BFN Chief and Council Statement on Old Garden River Road Lands and Cannabis
Posted: Jun 11, 2020

Recently, Chief and Council has become aware that it is very likely that a member of Council is leaking confidential in camera information to certain individuals in the community and that the information provided is incorrect.  This breach of confidence, coupled with the barrage of social media misinformation has prompted a response to set the record straight.  

To be clear, Chief and Council is not opposed to an operation of a community garden or the potential for the eventual operation of dispensaries within Batchewana First Nation’s territory.  What Chief and Council is concerned with is the unilateral actions being taken by some members without concern for process or procedure.  To frame the issues otherwise is nothing more than an attempt at smoke and mirrors. 

There have been allegations of colonialism directed at Chief and Council, and a desire to return to past practices, but one must ask how these individuals who make these claims propose to run and administer to a First Nation with a membership that exceeds 3000 people in the year 2020?  The hard truth is that there needs to be some form of process or procedure to do so.  When a person decides to act on their own without concern for the rules that the majority of the membership follow, this is unfair.  

Membership needs to ask themselves why one or a select few are able to act outside of policies, procedures and rules, and then ask themselves what would happen if we ALL did this.  

Chief and Council, once elected is there to represent the membership as a whole, not only the people who voted them in, or their family and friends.  As such, membership as a whole should be permitted to give their thoughts on the passing of a law regarding cannabis for the First Nation.  More specifically, members should provide Chief and Council with their position on some of the following questions: 

- whether they wish for a cannabis dispensary to be located next door to their home; 

- what is in place to ensure that organized crime or those affiliated with organized crime do not become involved in cannabis operations in our communities; 

- what measures will be put in place to deal with the increased traffic and wear and tear on the local roads;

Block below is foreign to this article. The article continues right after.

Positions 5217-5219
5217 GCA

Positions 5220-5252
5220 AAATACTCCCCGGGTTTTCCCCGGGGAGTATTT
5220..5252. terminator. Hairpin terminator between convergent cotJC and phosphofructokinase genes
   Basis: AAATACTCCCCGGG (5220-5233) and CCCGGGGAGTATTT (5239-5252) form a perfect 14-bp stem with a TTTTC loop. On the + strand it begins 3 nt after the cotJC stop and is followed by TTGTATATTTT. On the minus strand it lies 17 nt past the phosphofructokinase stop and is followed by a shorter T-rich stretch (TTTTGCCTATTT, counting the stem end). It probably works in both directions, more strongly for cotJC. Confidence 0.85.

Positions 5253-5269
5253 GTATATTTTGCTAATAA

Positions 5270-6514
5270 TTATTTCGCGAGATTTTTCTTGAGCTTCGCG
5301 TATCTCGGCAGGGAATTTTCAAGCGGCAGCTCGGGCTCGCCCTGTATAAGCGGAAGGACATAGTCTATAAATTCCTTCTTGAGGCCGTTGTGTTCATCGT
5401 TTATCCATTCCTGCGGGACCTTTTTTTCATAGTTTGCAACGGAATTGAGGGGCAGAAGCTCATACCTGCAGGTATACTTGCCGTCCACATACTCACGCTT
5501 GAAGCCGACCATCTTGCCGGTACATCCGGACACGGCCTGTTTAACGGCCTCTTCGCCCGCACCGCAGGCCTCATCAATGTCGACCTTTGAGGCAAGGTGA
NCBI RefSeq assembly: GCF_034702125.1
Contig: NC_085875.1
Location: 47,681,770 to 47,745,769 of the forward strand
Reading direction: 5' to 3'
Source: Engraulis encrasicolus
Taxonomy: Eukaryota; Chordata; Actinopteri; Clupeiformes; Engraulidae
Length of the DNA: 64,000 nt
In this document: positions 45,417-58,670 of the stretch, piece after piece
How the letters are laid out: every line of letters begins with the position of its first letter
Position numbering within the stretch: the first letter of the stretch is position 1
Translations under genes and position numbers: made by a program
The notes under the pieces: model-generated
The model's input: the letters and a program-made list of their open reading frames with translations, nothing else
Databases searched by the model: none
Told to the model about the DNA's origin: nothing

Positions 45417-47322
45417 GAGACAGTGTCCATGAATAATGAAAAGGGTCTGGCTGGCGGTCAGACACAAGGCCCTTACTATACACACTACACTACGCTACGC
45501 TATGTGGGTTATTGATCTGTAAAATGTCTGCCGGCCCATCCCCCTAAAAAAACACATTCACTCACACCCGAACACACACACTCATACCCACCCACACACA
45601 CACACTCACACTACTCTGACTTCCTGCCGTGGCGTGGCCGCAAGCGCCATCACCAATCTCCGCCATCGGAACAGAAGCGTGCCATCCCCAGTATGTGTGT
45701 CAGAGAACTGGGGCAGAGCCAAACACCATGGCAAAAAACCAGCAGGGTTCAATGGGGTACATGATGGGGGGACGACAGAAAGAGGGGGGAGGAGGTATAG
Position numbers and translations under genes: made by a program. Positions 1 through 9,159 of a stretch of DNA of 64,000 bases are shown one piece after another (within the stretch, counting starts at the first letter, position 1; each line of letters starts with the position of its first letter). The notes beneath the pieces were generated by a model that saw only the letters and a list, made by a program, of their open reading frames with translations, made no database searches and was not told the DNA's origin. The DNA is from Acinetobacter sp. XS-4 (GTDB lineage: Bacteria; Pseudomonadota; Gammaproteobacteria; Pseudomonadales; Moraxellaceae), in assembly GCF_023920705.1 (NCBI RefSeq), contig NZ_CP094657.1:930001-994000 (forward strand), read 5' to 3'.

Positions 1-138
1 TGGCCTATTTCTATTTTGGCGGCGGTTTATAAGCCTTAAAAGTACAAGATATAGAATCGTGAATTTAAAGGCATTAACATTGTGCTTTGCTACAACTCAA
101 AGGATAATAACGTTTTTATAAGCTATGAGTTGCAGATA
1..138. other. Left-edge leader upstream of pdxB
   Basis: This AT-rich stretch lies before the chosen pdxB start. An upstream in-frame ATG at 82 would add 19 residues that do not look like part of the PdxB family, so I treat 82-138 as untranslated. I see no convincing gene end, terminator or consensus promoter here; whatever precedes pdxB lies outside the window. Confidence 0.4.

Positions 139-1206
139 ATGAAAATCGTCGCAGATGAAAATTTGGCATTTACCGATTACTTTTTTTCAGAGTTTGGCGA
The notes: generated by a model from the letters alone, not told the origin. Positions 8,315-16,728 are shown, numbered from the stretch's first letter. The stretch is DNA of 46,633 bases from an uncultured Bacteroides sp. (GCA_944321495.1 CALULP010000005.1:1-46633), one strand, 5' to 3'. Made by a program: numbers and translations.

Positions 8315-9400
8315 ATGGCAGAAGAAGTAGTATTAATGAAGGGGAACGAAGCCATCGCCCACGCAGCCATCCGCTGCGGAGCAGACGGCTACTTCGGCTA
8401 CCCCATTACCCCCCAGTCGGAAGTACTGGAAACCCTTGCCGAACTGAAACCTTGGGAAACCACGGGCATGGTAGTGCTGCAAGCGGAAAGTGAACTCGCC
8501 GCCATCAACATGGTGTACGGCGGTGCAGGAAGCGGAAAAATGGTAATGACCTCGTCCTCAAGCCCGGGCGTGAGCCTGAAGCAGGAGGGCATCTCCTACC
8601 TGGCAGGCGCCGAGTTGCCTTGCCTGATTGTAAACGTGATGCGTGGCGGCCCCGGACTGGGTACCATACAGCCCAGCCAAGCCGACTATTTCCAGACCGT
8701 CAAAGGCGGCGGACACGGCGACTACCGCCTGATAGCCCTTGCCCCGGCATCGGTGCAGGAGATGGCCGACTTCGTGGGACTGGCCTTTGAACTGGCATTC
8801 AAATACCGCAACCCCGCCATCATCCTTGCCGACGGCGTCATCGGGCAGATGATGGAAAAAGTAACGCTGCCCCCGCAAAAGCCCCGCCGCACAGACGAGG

- how many licenses would Batchewana First Nation grant in each year to ensure there is not an over saturation of the market; 

- what will be the long-term effects on the current housing shortage that Batchewana First Nation currently finds itself in; 

- should cultivation centres be built in residential areas or the Batchewana Industrial Park;

- should the First Nation itself engage in the operation of dispensaries or cultivation centres or should individual members be given the opportunity; 

- if individual members are given the opportunity to engage in cannabis related enterprises will they be required to provide a monetary amount to the First Nation to cover costs associated with increased traffic and the administration of a proposed law

- or should the First Nation not draft its own law and rather submit to the current provincial law in place regarding cannabis enterprises; 

- etc.

The issue is not a dispensary itself but rather the process that must be undertaken to ensure fairness and the safety of our members.  To do so, Chief and Council must ensure all of membership’s concerns are addressed through a process.…a process that was taking place which is still not complete, and yet some decided that this did not matter and opened their own cannabis (business) without a BFN license or permit. These unilateral actions taken by a few are unfair to Batchewana First Nation membership as a whole.  

And while a valid concern may be raised that the process is taking too long, one must remind themselves that when the provincial law was drafted, much more funding and resources were available to do so for the province, than what was provided to First Nations.  

With regard to the allocation of land, this process must be fair.  Members should not be permitted to unilaterally take lands for which they do not hold a Certificate of Possession for.  A process exists as does documentation regarding same, for the distribution of lands in our First Nation.  To go outside of this process undermines every other member who has submitted to it and the 200 plus members who sit on the housing waiting list.  

There is nothing preventing individuals from starting community gardens within the lands for which they hold a Certificate of Possession for, or for members to organize amongst themselves to create a community garden across the properties of many members within the First Nation.  Certificate of Possession documents are public and published and can be reviewed via First Nation Gazette.  Once again, ask yourselves what would occur if WE all took up land for which we did not hold a Certificate of Possession for within the First Nation.

 Attached to this document:

  • Redacted Correspondence with respect to Cannabis
  • BCR #2018-043 Cannabis Moratorium

Statement passed by Chief &Council on June 10, 2020

Councillor Peter Sewell was in conflict and therefore did not have any part of the discussion with respect to this statement.